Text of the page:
Non-compliance with self-exclusion requirements may lead to OLGR considering compliance action. While an educational approach may be adopted in some circumstances, in more serious matters the maximum penalty for non-compliance is $6,672. Breaches of these provisions may also be included on a licensee’s compliance history and could be considered by the Commissioner in reviewing other trading related applications.

Venues can promote community safety through harm minimisation by maintaining a positive working relationship with their local GHS. Reach out to your local Gambling Help Service for advice and assistance.

New requirements for Cat 3 licence draw controls
OLGR is continuing to ensure that public confidence is maintained in the security and integrity of category 3 games conducted under the Charitable and Non-Profit Gaming Act 1999 (the Act).

A category 3 game is a game, other than bingo, where the gross proceeds are more than $50 000.

From July 1, 2021, licensee’s using an electronic draw system to conduct a category 3 game are required to ensure the draw system complies with the latest enhanced security requirements.

Similarly applicants lodging an application or renewal for a Category 3 Gaming Licence (Form 2A) will be required to provide information on the method/type of draw device and details of their draw procedures.

The draw procedures will need to detail the steps taken by a licensee to conduct a category 3 draw, including the testing, securing and storage of the draw device and the selection, verification and recording of winning tickets.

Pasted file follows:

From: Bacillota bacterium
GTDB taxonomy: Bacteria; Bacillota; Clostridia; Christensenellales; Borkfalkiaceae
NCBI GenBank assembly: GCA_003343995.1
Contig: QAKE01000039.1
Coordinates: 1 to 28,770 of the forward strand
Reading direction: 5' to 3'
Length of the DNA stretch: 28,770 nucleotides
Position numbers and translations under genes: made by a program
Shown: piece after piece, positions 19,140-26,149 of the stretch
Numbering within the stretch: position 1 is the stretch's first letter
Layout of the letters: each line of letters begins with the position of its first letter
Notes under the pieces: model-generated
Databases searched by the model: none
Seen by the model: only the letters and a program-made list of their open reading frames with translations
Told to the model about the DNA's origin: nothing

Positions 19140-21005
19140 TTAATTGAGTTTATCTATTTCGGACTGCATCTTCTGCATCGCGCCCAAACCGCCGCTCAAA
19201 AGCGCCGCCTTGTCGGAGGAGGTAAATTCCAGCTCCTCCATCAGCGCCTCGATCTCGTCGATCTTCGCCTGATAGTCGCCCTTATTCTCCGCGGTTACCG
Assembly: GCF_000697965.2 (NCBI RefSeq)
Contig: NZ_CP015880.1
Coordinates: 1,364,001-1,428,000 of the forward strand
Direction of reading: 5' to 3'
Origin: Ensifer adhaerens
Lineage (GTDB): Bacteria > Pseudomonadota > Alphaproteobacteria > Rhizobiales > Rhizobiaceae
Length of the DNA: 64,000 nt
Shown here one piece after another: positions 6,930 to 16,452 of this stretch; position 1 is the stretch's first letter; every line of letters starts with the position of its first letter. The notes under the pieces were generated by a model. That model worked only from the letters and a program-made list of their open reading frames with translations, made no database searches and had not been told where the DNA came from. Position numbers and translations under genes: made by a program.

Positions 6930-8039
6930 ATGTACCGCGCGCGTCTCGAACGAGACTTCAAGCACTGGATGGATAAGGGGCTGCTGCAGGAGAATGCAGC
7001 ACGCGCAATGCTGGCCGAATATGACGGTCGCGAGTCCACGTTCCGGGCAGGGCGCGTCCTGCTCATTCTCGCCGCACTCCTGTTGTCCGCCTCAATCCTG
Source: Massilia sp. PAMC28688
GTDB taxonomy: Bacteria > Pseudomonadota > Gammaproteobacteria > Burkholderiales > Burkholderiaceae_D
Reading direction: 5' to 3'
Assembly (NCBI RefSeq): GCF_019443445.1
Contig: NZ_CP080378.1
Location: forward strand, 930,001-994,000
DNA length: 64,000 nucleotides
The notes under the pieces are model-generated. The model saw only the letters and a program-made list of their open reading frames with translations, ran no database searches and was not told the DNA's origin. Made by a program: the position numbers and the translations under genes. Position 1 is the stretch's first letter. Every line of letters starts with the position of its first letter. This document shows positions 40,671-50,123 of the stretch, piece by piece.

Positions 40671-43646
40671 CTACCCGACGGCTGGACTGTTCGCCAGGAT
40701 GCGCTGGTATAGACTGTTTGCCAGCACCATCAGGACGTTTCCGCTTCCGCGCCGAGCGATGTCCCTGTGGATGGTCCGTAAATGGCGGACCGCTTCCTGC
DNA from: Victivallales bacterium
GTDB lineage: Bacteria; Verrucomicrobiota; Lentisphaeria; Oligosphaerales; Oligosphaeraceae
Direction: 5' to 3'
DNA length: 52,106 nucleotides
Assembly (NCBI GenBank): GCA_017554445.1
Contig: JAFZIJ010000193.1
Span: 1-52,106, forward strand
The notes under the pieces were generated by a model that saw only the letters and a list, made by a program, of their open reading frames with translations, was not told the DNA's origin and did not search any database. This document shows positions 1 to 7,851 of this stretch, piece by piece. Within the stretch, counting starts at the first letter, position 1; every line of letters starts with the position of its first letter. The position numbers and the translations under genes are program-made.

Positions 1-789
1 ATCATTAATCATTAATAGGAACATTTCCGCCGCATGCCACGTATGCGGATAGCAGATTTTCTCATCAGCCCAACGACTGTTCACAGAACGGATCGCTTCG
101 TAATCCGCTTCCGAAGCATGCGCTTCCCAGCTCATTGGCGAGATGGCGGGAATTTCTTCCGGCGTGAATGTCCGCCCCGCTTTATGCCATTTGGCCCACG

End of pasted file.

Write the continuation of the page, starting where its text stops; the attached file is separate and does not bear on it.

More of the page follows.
More information on draw procedure requirements is available in OLGR’s ‘Guide to Category 3 games’.

Safety spotlight: Fire exits
Licensees are reminded that even though staff need to enforce strict entry and exit points to ensure COVID contract tracing is completed accurately, fire exits must still be operational.

Designated fire exits must be clearly marked and easily accessible when a venue is occupied by patrons or staff, so they can used in an emergency. This is enforceable as it is part of a licensee’s requirement to keep patrons safe.

Be prepared for an emergency. Keep everyone safe by:
  • servicing fire extinguishers every 6 months
  •  clearly identifying fire equipment locations
  • having well-lit exit signs
  • ensuring fire exits and equipment are not obstructed
  • having an emergency evacuation plan
  • training staff on evacuation procedures.
Victoria Thomson
Deputy Director General of Liquor, Gaming and Fair Trading